Case Study: How to effectively manage organizational change, transitions, and disruptions
This case is a good example of much of the disruption going on when organizational cultures collide despite the good intentions of leadership. Regardless of the conceptual and programmatic preparation involved in the process of merging organizations, they are still made up of people who have acquired work habits and preferences that may not coincide with those of their new teams and partners.
The client is a large international mining company that has been developing as a powerhouse in the vertical markets in the sector. In order to rationalize its growth and extend its expertise from mining into other sectors, it has formed a joint venture with a well-known giant in the chemical industry to pioneer downstream projects in other countries. To further build its in-house expertise, it has acquired an innovative A&E firm located near its headquarters that have a reputation for creative and well-designed engineering solutions.
The Immediate Concern
Senior leadership of the joint venture expressed concerns in three related areas: employees come from different national cultures and do not always understand the other’s behaviors; some employees speak multiple languages, others are monolingual; and they come from very different organizational backgrounds, which clearly colors their perceptions of what processes should be adopted for internal activities such as meetings, communications, reporting, performance appraisals, etc.
The joint venture is an equal partnership and so decision-making required good faith and trust among the top officials, who at times seemed to be more sensitive to managers with whom they share a common work or cultural background. However, the headquarters is located in a country outside of the US so that recruiting and retaining staff who have the cultural and technical expertise required is a challenge.
My assignment was work with the joint venture’s internal learning center to develop team-building workshops for employees from the three entities that would enable them to gain insights into the others and define common behaviors that would help them reach meet company goals. This required that the participants achieve three learning objectives.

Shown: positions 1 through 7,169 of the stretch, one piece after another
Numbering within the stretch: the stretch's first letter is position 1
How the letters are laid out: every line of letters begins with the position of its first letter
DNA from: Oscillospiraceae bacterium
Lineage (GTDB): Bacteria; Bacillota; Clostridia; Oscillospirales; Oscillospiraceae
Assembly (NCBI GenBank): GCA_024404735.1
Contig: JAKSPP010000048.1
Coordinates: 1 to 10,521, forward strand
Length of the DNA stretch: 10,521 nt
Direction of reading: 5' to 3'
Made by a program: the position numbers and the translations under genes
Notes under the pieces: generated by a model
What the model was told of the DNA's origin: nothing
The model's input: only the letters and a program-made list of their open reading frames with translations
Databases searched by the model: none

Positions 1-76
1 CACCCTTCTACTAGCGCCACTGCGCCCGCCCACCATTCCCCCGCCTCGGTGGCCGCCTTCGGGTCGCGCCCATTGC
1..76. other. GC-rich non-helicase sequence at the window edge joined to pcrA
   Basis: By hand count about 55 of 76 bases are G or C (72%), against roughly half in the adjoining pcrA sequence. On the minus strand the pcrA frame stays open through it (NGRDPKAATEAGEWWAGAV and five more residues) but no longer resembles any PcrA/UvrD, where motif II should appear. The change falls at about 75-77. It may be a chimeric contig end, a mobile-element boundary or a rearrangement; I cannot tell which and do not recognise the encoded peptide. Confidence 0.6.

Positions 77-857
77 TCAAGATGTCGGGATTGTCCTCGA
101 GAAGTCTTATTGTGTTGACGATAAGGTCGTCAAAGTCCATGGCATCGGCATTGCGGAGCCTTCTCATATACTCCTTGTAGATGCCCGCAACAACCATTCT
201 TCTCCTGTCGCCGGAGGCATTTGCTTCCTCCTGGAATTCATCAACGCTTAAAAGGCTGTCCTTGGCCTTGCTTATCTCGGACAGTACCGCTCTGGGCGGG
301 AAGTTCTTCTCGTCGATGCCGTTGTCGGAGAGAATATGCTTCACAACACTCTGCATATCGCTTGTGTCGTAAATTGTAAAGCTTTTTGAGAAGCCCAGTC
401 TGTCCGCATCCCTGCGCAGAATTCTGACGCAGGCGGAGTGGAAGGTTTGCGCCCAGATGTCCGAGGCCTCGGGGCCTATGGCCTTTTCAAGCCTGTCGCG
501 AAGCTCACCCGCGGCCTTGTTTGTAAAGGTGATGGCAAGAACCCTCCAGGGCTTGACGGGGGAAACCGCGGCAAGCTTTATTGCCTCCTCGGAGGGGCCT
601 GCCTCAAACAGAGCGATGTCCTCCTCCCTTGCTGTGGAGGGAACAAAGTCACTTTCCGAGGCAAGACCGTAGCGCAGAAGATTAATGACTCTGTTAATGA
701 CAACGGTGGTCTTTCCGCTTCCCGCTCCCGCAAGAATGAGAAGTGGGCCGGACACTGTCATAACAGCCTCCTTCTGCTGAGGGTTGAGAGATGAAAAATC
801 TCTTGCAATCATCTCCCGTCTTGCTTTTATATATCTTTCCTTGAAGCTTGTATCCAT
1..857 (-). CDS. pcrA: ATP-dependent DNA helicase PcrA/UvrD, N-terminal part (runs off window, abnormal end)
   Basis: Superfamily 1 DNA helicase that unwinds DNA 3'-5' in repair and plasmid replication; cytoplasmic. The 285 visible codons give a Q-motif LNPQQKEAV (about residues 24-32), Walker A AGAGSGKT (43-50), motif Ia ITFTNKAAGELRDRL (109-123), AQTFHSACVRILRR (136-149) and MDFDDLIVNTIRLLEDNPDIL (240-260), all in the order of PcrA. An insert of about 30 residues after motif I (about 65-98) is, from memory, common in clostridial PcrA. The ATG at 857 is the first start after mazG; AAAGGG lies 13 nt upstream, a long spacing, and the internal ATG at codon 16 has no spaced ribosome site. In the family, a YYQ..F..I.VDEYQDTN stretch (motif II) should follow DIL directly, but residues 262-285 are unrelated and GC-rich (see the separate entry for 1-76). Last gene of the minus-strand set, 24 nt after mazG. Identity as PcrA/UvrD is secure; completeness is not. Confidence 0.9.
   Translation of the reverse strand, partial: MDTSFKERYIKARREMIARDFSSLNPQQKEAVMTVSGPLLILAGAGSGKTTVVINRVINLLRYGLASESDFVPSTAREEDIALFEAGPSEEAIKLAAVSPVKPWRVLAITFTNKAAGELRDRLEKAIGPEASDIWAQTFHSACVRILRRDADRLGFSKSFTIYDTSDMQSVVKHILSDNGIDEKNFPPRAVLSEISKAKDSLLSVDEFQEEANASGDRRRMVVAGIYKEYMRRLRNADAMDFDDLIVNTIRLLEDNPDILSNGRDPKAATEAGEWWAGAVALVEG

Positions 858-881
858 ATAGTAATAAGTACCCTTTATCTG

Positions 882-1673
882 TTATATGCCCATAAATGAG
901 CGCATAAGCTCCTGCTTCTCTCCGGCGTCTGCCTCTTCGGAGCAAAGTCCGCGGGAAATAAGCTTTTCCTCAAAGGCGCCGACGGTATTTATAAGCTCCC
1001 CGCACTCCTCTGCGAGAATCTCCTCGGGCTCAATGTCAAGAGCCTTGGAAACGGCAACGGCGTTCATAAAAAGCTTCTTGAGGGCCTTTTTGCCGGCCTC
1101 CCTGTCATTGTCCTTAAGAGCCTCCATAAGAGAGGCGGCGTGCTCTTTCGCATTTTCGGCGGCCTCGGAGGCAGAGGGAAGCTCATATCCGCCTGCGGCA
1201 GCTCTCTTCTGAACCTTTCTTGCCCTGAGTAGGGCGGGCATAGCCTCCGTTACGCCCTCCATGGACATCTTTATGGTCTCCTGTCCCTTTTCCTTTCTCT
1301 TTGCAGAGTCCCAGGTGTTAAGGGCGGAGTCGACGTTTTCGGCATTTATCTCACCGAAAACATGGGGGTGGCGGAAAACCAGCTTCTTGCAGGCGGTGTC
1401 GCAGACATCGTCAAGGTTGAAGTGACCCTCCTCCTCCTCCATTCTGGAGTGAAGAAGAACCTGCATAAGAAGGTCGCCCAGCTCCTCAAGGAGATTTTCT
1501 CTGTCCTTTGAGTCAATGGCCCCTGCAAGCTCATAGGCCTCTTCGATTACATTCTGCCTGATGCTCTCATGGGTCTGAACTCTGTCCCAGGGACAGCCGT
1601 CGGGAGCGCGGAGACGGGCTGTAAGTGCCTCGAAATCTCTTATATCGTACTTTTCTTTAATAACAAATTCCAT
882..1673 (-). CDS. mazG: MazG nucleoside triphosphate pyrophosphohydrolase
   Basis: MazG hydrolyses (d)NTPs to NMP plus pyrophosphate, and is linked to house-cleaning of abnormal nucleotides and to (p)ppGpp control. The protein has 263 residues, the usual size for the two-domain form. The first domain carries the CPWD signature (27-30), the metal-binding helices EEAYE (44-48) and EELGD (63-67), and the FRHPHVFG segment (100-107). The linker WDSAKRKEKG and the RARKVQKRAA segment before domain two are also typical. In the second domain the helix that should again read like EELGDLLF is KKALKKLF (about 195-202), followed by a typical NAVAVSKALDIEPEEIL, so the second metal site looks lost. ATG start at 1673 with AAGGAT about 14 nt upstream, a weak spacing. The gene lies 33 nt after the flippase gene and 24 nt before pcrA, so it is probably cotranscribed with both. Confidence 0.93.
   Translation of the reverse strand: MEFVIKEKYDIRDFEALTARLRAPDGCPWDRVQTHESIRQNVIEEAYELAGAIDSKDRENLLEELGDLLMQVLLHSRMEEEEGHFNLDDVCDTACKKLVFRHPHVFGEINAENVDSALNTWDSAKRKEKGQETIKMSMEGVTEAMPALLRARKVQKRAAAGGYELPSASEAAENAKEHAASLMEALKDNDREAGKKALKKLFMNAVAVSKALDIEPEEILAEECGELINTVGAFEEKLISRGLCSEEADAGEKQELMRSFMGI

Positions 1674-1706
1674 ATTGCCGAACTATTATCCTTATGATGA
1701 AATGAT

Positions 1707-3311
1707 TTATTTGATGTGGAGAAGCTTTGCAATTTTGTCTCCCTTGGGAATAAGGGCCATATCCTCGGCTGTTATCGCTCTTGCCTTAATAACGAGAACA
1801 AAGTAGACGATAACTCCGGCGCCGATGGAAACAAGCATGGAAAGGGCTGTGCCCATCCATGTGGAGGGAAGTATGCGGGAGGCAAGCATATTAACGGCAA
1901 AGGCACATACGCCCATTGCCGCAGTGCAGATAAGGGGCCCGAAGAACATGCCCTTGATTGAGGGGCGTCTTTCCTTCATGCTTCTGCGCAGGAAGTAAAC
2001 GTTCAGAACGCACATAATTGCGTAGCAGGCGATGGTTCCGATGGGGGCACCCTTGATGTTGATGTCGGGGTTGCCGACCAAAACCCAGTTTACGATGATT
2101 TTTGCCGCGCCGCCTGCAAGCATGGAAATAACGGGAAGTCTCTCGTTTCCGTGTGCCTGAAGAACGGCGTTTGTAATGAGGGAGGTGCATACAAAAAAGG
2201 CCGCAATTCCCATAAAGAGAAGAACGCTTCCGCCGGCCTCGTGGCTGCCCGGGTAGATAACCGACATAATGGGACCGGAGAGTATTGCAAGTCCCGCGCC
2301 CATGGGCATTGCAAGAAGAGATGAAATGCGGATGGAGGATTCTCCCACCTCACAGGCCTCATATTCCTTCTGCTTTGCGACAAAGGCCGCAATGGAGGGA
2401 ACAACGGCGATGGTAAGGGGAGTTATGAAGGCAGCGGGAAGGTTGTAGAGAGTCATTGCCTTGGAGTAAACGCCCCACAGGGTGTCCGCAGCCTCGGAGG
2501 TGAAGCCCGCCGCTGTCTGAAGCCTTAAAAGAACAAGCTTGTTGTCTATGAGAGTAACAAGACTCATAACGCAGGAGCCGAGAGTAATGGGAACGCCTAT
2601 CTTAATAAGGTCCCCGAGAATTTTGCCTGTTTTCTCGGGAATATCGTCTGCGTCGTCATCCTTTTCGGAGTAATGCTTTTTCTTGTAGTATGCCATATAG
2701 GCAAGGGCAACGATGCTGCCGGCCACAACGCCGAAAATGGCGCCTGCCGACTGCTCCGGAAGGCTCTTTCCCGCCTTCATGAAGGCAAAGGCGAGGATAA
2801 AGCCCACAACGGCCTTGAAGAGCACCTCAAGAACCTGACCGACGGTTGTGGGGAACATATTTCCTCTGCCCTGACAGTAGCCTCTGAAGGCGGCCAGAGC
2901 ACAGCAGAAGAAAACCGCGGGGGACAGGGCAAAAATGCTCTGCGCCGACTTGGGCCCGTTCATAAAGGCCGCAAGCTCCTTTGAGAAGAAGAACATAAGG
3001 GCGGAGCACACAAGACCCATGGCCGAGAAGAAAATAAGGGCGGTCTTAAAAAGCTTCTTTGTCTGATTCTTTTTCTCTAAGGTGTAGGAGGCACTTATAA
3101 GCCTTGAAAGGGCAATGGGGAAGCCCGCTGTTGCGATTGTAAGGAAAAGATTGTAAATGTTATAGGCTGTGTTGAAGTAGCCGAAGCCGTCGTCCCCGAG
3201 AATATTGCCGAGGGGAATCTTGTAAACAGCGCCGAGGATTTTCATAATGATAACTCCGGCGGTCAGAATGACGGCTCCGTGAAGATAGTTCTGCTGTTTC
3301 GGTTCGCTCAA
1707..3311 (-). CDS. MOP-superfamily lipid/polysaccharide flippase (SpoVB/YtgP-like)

- An appreciation and understanding of cultural differences broadly defined – national, professional, status, and gender and how they affect work relationships and communications.
- Develop insights into the goals of the new company, its operating environment, the expectations of each unit, and the implications for employee behaviors across the new company.
- Self-generated explicit personal learning goals that would enable employees to measure their progress over time.
Given a very tight timeframe, and operating overseas, it was critical to gather as much data as possible about the three companies, their employees, operating environments, expectations of the training, and what would most benefit the new company. I undertook a series of directed interviews with key personnel at several levels of the company representing the three entities merging together. Based on their feedback, I designed a half-day workshop to meet the objectives listed above.
The workshop featured a number of interactive exercises to: define personal traits related to work and group dynamics, discover cultural stereotypes held by the participants, describe values around work, identify functional and dysfunctional group behaviors, and set personal and professional learning objectives. Acting as facilitator and coach, as some participants were reluctant at first to verbalize their concerns, I drew out the lessons to be learned about cultural competence, effective communications behaviors, organizational culture and values, and how to build learning objectives into daily assignments and responsibilities.
By the end of the sixth workshop, I had identified, along with HR, individuals who would be responsible for duplicating the workshops on an ongoing basis. They were then given an advanced workshop on how to use the materials, how to process participant responses, and options for culturally appropriate feedback, coaching, conflict resolution, and other areas of group dynamics. To date, the new organization is doing well as an international company with global ambitions; there is low staff turnover; and it is integrating employees from many more cultures into its organizational culture.